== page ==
We wonder what has been exceptional about this diocese’s knowledge of the legislation? What we do know is there was some very deep learning about the declaration and principles during the working weeks following the nomination. Some of us became astounded at the use of MF as an equality policy, for both gender and theological diversity. We encountered the limitations of the Five Guiding Principles, as part of the legislation, when we were trying to resolve our difficulties. We noted that the principles are about Orders not Appointments.  We believe that it is more than education that is required but a review of the efficacy of the declaration and principles.

2. “The process leading to the nomination of Philip North to the See of Sheffield”
We have repeatedly heard, in Sheffield diocese, that the process for collating views on a new bishop was inconsistent in asking people specifically about whether Sheffield was the right context currently for a “traditionalist” or female bishop. We wonder how such conversational inconsistencies can be reviewed.

We long for the day when asking about a person’s gender has no relevance to their suitability for an appointment; we believe, however, that this question was discussed in establishing the Statement of Needs. What has been completely absent, both in this diocese and within the 5GP is clarity about the implications of nominating someone with an exclusivist theological stance regarding women’s ministry to very senior appointments.  The nomination to the See of Sheffield was not being challenged because of the person’s gender but because of the implications of his theological position upon more moderate parishes.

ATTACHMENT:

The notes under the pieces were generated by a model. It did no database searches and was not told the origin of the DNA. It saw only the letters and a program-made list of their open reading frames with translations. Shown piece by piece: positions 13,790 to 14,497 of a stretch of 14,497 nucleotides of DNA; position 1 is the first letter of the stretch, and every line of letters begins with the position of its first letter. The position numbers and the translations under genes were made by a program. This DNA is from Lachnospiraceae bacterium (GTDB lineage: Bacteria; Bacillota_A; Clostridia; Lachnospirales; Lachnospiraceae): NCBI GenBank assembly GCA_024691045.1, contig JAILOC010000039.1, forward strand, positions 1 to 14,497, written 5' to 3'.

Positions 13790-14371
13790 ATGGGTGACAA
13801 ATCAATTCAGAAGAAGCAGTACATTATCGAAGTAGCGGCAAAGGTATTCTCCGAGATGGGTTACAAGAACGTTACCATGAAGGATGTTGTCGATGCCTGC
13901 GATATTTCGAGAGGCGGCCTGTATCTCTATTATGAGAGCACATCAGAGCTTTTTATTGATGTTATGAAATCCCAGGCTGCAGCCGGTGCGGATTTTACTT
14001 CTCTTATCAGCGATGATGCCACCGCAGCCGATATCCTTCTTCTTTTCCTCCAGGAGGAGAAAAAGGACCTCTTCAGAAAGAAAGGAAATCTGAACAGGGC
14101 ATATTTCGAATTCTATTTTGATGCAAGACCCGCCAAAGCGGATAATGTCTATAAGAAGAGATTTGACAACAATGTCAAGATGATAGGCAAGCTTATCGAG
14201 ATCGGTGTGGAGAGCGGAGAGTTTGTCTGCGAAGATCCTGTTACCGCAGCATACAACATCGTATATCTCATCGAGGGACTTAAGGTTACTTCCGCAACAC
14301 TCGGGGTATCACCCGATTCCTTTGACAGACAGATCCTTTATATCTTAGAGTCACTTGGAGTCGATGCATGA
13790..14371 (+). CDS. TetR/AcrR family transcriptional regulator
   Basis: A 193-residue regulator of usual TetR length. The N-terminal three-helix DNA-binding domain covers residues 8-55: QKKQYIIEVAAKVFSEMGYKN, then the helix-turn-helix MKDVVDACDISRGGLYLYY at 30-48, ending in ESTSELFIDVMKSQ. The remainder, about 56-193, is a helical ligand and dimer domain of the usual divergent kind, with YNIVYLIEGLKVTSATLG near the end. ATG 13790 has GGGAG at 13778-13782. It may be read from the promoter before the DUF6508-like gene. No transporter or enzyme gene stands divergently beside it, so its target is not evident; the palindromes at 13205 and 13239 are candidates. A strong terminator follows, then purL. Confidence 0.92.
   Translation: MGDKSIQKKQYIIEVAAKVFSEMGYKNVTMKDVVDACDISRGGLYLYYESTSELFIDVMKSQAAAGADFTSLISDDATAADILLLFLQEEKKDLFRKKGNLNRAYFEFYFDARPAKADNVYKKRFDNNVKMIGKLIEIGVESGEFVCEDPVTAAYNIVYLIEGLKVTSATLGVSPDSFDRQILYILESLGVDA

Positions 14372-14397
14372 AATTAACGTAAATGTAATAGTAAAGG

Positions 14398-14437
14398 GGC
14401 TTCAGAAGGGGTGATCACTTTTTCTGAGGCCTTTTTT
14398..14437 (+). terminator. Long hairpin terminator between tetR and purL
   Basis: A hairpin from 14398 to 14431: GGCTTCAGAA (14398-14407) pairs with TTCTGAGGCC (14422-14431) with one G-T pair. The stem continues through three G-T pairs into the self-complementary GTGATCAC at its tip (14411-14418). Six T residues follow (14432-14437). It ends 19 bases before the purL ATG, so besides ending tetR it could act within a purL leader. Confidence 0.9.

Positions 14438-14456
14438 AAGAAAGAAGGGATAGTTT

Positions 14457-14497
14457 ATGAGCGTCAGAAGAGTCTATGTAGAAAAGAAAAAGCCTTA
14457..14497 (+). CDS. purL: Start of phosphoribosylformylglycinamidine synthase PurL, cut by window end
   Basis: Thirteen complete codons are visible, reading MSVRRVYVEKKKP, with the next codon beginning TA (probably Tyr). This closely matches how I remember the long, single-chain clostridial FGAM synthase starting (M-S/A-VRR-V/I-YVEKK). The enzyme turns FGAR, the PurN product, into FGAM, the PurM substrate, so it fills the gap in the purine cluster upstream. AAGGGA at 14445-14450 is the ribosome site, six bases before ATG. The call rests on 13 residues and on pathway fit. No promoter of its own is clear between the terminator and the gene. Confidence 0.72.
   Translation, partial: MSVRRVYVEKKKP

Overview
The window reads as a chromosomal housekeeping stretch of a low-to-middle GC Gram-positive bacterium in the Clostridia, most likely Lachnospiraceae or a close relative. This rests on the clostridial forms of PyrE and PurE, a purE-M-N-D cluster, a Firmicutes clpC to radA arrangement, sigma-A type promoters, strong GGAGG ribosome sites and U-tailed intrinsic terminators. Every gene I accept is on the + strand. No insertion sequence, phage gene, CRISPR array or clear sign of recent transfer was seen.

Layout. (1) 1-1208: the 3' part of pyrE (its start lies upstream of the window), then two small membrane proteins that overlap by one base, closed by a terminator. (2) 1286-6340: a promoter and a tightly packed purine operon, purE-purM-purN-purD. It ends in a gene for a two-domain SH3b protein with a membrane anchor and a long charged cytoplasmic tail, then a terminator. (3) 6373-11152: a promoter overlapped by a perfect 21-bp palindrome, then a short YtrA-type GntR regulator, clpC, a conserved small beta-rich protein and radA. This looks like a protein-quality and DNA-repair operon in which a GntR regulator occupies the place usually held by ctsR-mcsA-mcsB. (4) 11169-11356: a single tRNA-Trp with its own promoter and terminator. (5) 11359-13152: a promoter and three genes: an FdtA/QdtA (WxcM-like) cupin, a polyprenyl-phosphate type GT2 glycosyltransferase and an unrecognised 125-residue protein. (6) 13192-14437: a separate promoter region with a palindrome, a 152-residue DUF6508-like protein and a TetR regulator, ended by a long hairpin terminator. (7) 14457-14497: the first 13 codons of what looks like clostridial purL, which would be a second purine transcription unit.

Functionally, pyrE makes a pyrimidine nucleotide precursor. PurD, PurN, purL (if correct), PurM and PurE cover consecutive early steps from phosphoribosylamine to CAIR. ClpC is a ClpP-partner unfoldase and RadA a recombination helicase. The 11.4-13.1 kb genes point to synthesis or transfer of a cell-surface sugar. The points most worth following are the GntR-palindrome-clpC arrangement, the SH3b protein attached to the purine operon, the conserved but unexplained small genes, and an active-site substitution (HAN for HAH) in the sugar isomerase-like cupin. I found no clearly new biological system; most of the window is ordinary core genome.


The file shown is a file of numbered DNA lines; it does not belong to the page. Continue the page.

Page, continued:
The sense that this diocese was following a particular “direction of travel” meant that this nomination was interpreted as a “backward step” by many.  Had there been a more robust process of communication and consultation within the diocese the outcome would have looked significantly different.

3. “The consistency of that nomination with the declaration”
The main issue which took this diocese by surprise was the significant difference between an appointment to a suffragan and a diocesan role.  Had the same nomination been to a suffragan post we think this diocese would have embraced it wholeheartedly.  The inconsistency has to do with the differing nature of the authority of suffragan and Diocesan posts.  We believe that the declarations and 5GPs need to be reviewed in terms of their internal consistency.